Call of the Wild: Backpacking in Lomond national park

By Christopher Sleight
Tayside & Central reporter, BBC News website

  • Published
Camping in Loch Lomond and the Trossachs National Park
Image caption,
We set up camp a few miles north of Ben Lomond, across from the Arrochar Alps

It's late evening and the sun has just dipped behind Ben Vorlich and Ben Vane - two steep, looming hills the other side of Loch Lomond.

We're camped in the small, rough hills a few miles north of Scotland's most southerly Munro, Ben Lomond.

A new moon and the first stars have appeared and in the last few minutes the temperature has tumbled.

The only sounds are the hissing of gas stoves and the occasional flap of a tent in the breeze.

Sat looking across at the Arrochar Alps, we quietly enjoy the sunset and a late dinner - well, everyone apart from one of our number whose mash and meatballs meal didn't work out as planned.

Among us is Peter MacFarlane, known as Petesy, an outdoors writer who has been wandering these hills for 30 years or more.

Petesy says it is moments like this that inspire him again and again to seek out the wilder - and less-frequented - parts of Scotland.

He says: "It's complete joy. That's the only way of describing it. It's a freedom that's hard to get in modern life - we're all so busy now.

"You look outside the tent and you don't see a single light, just mountains rolling into the distance."

He points out that you don't need to journey for days to reach wild spots like this, or travel to inaccessible corners of the globe.

"Doing something like this, it's not a big investment in your time. We left quite late in the day today and we managed to get up somewhere high and we'll be back tomorrow to our lives," he says.

"It's accessible freedom."

Next year, camping is likely to be banned in certain parts of Loch Lomond and the Trossachs National Park in a drive to tackle anti-social behaviour.

The park authority has said it wants to stop repeated use of the same sites by a minority who are damaging trees, littering and lighting fires.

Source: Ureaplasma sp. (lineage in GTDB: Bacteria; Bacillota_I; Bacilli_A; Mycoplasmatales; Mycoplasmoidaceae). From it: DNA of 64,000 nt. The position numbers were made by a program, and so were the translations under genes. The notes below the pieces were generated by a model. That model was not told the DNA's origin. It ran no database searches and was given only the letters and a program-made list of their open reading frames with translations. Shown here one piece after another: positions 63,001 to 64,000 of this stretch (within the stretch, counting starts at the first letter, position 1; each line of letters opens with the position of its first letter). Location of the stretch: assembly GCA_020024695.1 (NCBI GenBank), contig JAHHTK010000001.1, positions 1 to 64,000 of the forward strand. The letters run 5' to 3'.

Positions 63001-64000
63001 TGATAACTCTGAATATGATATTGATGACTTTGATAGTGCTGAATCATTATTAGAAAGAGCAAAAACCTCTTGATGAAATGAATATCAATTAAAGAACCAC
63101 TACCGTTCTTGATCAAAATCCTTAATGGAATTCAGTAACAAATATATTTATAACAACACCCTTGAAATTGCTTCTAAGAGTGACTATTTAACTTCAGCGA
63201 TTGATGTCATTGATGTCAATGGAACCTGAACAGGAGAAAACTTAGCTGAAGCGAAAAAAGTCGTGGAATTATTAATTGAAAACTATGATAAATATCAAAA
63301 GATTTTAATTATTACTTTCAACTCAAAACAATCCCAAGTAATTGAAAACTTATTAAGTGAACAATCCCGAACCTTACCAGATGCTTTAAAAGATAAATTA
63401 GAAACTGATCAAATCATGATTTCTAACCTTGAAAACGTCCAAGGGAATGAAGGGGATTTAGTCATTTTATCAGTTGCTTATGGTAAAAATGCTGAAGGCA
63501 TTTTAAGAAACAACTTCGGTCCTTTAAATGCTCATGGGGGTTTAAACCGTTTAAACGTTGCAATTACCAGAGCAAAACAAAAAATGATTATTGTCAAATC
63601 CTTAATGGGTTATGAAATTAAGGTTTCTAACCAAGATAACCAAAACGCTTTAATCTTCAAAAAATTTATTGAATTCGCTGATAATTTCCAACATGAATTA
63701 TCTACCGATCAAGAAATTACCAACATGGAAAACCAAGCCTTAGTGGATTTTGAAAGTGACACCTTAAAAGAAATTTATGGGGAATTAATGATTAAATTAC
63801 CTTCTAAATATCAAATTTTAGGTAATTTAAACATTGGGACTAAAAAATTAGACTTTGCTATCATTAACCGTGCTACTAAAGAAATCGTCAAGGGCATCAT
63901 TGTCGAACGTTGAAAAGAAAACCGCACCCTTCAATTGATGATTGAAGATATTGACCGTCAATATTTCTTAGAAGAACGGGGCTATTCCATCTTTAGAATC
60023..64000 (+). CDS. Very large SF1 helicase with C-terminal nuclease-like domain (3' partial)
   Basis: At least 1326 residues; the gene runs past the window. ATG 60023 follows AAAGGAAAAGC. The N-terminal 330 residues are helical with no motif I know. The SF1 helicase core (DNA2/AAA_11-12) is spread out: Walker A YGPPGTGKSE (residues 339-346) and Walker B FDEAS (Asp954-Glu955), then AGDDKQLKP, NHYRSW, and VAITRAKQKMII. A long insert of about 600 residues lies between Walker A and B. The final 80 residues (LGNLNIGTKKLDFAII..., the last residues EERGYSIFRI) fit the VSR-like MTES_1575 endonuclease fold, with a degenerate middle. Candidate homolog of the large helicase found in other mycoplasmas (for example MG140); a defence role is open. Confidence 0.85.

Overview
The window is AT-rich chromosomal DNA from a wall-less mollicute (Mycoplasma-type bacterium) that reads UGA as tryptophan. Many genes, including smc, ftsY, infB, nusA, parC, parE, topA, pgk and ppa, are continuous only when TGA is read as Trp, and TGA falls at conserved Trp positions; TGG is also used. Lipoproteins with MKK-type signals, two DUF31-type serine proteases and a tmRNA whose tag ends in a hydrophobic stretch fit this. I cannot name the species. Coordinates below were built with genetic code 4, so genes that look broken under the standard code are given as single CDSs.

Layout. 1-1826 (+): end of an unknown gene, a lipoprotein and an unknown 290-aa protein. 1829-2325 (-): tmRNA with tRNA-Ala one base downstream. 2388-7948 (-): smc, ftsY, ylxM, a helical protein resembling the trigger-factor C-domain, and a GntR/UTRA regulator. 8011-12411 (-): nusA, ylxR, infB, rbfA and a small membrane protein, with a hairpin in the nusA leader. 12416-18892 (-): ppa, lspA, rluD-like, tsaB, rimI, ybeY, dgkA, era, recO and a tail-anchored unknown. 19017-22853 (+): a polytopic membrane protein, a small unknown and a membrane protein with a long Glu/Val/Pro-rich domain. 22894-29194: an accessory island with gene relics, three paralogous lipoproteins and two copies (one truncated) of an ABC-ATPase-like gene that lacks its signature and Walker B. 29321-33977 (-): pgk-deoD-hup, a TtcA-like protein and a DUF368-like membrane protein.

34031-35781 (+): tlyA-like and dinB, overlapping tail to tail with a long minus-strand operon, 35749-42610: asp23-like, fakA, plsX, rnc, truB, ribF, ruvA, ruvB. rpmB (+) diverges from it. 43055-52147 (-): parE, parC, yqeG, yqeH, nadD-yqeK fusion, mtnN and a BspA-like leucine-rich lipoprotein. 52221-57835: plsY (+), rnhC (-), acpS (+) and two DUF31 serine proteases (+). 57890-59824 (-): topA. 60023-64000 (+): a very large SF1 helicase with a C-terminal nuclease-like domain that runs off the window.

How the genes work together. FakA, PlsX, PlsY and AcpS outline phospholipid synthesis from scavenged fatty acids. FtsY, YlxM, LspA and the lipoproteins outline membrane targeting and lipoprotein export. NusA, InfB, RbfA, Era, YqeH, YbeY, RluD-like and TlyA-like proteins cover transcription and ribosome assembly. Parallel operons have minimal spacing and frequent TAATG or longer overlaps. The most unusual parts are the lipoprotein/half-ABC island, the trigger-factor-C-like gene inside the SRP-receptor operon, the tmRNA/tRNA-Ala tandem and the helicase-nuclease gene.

The ban on informal camping will apply to specific areas of Loch Lomond's east coast.

But many mountaineers and backpackers such as Petesy feel the impending ban on camping near popular spots such as Balmaha and Rowardennan will have little impact on them.

For them, the actions of those who pitch tents just yards from their cars, chop down trees and leave rubbish and fire scars has little to do with wild camping.

And the national park itself is keen to stress that they do not want people to think the park is closed to campers.

Image caption,
Peter MacFarlane adopts a low-profile approach to wild camping

Another member of our group is Grant Moir, director of conservation at the national park.

He tells me: "The idea is not to try to stop people wild camping. If somebody wants to get a pack on their back and head up Ben Lomond or any of the wilds around there, that's absolutely fine.

"It's that informal camping involved with alcohol and cars that we're trying to get away from. We absolutely want people to come into the national park."

The problems faced by the park on Loch Lomondside starkly contrast to Petesy's approach to wild camping, which is low-profile - stealthy even.

He prefers to stay away from the crowds and leave no trace of his presence.

His pack looks like he is out for the day and his sleeping bag and tent pack down to tiny packages. Though Petesy does tell me he usually fills up the extra space with donuts and pastries. (To prove it, he produces two bags of goodies after dinner).

But most of all, he wants to find those rarely-visited, trackless pockets of land that are all over Scotland, even close to major cities.

"I prefer remote because you're not seeing houses, you're not seeing the signs of habitation.

"There's a feeling that you're out on your own. It's important that you're not annoying anyone else and the presence of others isn't encroaching on your enjoyment," he says.

"And no-one will ever know we were here."

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